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Egypt turns to business, civil society in Nile water dispute

The Egyptian government has reached out to civil society and the private sector to extend its influence in Ethiopia and other Nile Basin countries.
Women wash clothes in the river Nile in Cairo May 20, 2013. Most of Egypt's population live clustered around the Nile valley and delta, and the river is both a vital resource for the country's citizens, and a potent national symbol. In a recent dispute with Ethiopia over the construction of a dam upstream, Egypt's foreign minister Mohamed Kamel Amr underlined the country's reliance on the river's waters: "No Nile - no Egypt," he said. Picture taken May 20, 2013. REUTERS/Asmaa Waguih (EGYPT - Tags: POLITICS
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A state of controversy and conflict has been ongoing between Egypt and countries of the Nile Basin for the last four years, as politicians and experts have failed to reach a legally binding agreement for joint management of the Nile River waters. This has led to a move toward involving civil organizations and institutions to find popular alternatives to negotiations in an attempt to bridge the gaps between points of view and reduce the tensions between countries of the Nile River Basin.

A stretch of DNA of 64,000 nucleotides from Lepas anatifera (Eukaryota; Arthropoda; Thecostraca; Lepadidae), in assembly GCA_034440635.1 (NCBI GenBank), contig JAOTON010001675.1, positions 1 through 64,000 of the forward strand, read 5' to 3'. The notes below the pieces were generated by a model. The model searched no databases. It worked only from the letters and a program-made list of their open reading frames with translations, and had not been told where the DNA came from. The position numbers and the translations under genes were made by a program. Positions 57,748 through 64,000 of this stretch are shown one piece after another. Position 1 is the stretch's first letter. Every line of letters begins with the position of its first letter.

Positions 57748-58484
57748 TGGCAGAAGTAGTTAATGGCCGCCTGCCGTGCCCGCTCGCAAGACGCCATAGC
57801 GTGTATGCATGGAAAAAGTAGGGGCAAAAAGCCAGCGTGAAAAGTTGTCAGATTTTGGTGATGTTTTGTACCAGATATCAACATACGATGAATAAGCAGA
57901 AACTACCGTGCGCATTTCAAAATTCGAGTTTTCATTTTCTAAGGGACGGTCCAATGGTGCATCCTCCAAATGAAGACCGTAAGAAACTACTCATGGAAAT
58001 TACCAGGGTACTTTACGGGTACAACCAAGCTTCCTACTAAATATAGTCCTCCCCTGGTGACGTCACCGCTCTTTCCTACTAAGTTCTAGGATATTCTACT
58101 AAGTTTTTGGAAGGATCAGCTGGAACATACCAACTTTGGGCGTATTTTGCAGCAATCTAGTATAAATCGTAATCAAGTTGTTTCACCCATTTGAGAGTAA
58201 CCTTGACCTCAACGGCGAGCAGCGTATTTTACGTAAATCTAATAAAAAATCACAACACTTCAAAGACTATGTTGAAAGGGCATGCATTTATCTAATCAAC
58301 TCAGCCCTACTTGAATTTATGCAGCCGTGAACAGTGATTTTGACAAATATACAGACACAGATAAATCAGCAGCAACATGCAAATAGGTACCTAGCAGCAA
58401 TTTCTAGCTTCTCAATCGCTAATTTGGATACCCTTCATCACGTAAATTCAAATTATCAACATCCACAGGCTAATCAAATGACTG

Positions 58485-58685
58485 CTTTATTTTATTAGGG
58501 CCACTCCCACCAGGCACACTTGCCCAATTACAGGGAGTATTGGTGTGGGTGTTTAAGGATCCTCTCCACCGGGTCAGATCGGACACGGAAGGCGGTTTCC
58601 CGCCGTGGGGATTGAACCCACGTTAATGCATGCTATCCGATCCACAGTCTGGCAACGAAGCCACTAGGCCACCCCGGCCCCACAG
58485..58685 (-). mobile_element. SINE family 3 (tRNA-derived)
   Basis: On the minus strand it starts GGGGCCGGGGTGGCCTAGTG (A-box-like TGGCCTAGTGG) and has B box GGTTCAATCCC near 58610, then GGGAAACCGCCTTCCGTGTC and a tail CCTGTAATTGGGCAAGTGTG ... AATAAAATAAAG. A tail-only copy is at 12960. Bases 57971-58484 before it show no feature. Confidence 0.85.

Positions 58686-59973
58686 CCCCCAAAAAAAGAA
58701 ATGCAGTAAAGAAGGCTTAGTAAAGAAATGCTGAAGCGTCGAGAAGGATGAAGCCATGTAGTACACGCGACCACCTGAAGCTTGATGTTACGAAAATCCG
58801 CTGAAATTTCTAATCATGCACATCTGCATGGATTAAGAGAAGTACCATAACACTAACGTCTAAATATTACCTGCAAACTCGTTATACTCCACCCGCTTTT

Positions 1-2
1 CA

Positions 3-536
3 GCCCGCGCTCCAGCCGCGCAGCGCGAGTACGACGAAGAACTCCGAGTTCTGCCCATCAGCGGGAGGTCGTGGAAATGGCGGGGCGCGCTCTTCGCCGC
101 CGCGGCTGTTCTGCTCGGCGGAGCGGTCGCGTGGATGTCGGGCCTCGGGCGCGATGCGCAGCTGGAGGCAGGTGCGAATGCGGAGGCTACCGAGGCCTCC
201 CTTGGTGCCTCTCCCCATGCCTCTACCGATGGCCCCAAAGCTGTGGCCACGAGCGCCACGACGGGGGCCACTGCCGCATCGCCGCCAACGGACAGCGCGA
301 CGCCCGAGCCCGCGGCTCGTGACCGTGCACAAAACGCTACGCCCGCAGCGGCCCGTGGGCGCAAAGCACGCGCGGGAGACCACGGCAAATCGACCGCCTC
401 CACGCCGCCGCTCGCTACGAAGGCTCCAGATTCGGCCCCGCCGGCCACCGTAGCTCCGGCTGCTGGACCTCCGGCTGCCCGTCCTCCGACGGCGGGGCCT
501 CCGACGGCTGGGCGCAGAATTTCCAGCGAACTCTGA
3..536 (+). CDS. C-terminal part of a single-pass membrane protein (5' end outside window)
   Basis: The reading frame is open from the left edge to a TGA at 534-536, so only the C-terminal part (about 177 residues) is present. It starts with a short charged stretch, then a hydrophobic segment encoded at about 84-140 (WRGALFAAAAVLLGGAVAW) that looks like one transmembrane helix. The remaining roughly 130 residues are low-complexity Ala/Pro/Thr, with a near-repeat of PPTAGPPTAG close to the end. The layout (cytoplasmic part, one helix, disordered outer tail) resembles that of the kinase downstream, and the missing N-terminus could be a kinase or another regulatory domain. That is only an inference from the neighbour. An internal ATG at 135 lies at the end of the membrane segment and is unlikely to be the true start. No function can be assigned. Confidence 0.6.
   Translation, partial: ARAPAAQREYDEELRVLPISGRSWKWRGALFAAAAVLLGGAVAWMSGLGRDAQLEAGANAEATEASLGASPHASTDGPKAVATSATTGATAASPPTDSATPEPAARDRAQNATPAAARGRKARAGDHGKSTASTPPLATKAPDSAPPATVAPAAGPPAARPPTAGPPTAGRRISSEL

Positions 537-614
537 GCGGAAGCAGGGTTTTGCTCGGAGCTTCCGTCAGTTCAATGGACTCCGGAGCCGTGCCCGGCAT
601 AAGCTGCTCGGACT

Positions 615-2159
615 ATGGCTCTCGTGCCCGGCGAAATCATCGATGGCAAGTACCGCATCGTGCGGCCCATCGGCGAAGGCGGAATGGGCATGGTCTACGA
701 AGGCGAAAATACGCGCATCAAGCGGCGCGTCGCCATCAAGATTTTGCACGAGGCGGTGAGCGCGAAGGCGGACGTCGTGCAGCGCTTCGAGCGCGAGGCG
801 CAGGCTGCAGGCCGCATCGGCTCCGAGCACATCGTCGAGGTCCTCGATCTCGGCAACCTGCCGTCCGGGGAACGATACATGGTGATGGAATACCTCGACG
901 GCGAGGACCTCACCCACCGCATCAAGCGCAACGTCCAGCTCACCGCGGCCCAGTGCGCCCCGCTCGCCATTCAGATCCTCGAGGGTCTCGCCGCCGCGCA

To that end, a meeting was held at the beginning of December in Cairo among representatives of Egyptian, Sudanese, South Sudanese, Ethiopian and Eritrean civil society organizations, backed by UNESCO and the Arab Water Council in an attempt to guarantee the ability of civil organizations to bridge diverging viewpoints and end the dispute between countries bordering the Nile River. The meeting also aimed to reduce the effects of the various governments’ political conflict on the relations between the peoples of the Nile River Basin, find a way to maintain an open line of communication between these peoples, empower the culture of peace and minimize the effects of any official attempts to exacerbate the conflict or cause damage to any of the countries that border the Nile.

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